Tuesday, February 26, 2019

Authenticity Sets Your Work Apart 1 — Paying the price

I’ve been researching Gracie Allen for a sliver of a story I’m working on. She was part of the hugely popular Burns & Allen comedy team. They conquered vaudeville, radio, television, and film.

George Burns later won an Oscar for his work in The Sunshine Boys, but Gracie was the star. She was famous for her illogical logic. She saw herself as an actress, not a comedienne. She never told a joke (even privately), but she delivered her lines with perfect timing. And authenticity. She believed every word. She has been described as a method actor before there were method actors.

If a line seemed wrong to her, she wouldn’t say it. When a director asked her to “cheat” the camera as she was eating in a scene, she couldn’t do it. In fact, direction for her was superfluous. Wherever Gracie the character came from was never revealed, but the truth of Gracie (character and actress) was indisputable.

This is not to say that there isn’t room for classical acting or self-aware, break the third wall characters (for which Burns was famous). Style can triumph gloriously, but truth gets under people’s skin. It is undeniable. Sometimes, even painful.

Facts are not enough. Data, dates, and historical details? Good, but insufficient. Emotion needs to be included, but not the zeal of a preacher or the personality of a salesman or the promises of a politician. Authenticity comes from a deeper place. As a writer, you need to believe in what you’re saying and care about it. The truth you are communicating must be vital.

Risk is everything. While you can fool some of the people some the time, especially those who An essential proof for a truth that really connects is how unsettling it is. Bromides can be wise, can remind us of how things should work, and can sustain us as we work to maintain the benefits of our society. But they don’t often ring the bell of authenticity. When truth challenges, when it requires discomfort and sacrifice (for writers and readers), a price is paid that may point to its authenticity. Truth that matters enough to be authentic makes us take a chance.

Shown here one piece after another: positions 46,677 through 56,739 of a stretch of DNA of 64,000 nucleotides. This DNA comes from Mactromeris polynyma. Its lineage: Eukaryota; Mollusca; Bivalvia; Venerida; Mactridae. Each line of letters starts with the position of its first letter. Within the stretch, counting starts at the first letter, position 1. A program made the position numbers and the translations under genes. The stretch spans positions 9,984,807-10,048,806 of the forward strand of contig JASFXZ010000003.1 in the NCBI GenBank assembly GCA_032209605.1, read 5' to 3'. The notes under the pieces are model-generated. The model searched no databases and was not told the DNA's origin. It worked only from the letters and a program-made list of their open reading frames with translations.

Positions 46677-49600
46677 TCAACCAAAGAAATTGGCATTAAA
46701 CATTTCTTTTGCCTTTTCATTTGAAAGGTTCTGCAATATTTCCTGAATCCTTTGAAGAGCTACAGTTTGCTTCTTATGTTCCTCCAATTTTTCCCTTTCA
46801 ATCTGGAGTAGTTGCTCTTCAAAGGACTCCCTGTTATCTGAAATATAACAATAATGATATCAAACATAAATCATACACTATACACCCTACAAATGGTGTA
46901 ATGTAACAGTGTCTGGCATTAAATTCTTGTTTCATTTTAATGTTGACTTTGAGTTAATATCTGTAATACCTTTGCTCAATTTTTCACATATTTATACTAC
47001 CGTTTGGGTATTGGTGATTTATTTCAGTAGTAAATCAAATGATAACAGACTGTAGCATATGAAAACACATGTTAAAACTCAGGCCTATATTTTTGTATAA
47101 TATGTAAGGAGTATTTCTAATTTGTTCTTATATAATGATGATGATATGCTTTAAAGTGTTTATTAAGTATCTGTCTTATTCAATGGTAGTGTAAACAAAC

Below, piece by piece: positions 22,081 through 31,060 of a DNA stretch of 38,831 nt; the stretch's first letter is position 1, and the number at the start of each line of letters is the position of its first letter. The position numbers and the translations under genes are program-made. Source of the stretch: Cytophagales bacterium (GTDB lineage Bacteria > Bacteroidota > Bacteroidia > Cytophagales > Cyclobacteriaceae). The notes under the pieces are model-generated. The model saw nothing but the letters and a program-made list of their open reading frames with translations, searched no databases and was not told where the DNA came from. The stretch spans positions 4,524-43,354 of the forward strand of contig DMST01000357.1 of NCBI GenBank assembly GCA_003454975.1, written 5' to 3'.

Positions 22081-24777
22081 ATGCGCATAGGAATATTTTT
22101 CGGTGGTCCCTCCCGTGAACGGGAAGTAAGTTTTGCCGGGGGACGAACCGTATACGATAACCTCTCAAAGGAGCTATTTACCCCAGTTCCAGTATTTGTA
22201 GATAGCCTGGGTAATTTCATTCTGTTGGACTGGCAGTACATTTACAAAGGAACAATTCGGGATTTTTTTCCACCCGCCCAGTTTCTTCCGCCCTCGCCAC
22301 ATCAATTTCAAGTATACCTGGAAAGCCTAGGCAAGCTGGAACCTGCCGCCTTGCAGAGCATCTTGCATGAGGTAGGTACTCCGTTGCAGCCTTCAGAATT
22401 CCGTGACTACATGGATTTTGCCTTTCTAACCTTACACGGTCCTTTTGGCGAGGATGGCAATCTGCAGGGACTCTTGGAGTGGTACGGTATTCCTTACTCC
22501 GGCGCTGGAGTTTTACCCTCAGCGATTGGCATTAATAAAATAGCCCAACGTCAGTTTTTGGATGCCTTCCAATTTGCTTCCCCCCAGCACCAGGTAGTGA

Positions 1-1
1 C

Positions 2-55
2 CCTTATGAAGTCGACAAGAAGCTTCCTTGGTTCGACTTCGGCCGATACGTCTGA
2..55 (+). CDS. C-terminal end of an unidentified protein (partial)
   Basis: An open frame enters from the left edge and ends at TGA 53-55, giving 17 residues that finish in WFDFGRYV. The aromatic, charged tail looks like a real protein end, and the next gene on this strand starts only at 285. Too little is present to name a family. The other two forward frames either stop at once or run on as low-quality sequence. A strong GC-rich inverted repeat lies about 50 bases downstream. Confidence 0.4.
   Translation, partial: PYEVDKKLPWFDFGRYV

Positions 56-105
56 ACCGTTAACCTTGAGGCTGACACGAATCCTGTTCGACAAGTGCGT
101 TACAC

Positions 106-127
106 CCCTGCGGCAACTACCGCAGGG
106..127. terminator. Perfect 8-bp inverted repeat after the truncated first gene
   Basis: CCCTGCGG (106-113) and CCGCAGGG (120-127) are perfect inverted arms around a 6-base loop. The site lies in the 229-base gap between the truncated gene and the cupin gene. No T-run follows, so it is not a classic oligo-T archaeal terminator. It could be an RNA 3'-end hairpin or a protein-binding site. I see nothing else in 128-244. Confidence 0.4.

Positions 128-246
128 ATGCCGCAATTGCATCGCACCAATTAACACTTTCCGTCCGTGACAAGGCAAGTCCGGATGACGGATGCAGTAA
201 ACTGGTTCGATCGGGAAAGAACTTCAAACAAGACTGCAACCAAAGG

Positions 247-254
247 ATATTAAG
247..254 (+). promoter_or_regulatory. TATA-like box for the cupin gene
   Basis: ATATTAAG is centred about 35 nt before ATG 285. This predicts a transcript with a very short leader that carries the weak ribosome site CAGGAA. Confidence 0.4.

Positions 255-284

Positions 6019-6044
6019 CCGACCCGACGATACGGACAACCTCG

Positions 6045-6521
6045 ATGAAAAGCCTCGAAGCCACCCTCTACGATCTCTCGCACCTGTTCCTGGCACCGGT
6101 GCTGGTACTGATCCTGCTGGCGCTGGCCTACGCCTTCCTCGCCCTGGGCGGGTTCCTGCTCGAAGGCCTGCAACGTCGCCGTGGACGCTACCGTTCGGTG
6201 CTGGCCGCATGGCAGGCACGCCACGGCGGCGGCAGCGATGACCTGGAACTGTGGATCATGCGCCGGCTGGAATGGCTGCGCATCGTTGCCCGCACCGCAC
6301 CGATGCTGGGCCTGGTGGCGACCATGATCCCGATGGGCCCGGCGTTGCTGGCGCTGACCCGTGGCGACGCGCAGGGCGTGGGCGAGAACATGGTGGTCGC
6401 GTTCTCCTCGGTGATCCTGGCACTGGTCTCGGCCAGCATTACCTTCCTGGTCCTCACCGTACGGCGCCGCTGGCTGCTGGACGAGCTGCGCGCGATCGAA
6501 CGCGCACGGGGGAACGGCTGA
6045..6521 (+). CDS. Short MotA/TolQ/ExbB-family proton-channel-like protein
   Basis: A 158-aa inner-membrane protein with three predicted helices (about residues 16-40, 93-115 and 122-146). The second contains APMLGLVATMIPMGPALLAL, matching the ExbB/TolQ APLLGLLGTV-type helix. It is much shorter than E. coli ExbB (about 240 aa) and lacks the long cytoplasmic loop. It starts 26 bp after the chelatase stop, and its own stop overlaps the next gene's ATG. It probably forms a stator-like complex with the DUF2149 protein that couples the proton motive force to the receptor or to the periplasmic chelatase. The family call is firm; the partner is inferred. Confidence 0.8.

Too easy. Passion usually goes hand in hand with authenticity. But it is possible to be very passionate about lies we tell ourselves. For me, the symptom of this is when all of the story (not just pieces) comes rushing out. Is it the muse speaking truth? Or someone else’s charming folly? Or something sweetly aligned with society’s norms? Or a deception protecting part of me from a devastating truth? When the piece as a whole does not raise doubts or require any struggle, alarms go off.

So, you’ve done your due diligence. You’ve gotten past glib and glamorous. You’ve made yourself vulnerable, exposing a piece of your soul. It’s authentic, and, if you’re lucky, readers (including editors) recognize and appreciate that.

And your fears come true, too. The haters descend on you. It’s not fun. It makes people uncomfortable. It breaks taboos. The ending is bittersweet or tragic. Go away.

Or, the truth is felt, but people don’t want the full truth. There’s some good stuff here. No question, it’s well done. But cut that scene that’s bleak. Make the hero a little nicer. Could you, maybe, give it a really happy ending?

You have a decision to make. Make the one that’s right for you. That’s true to who you are.

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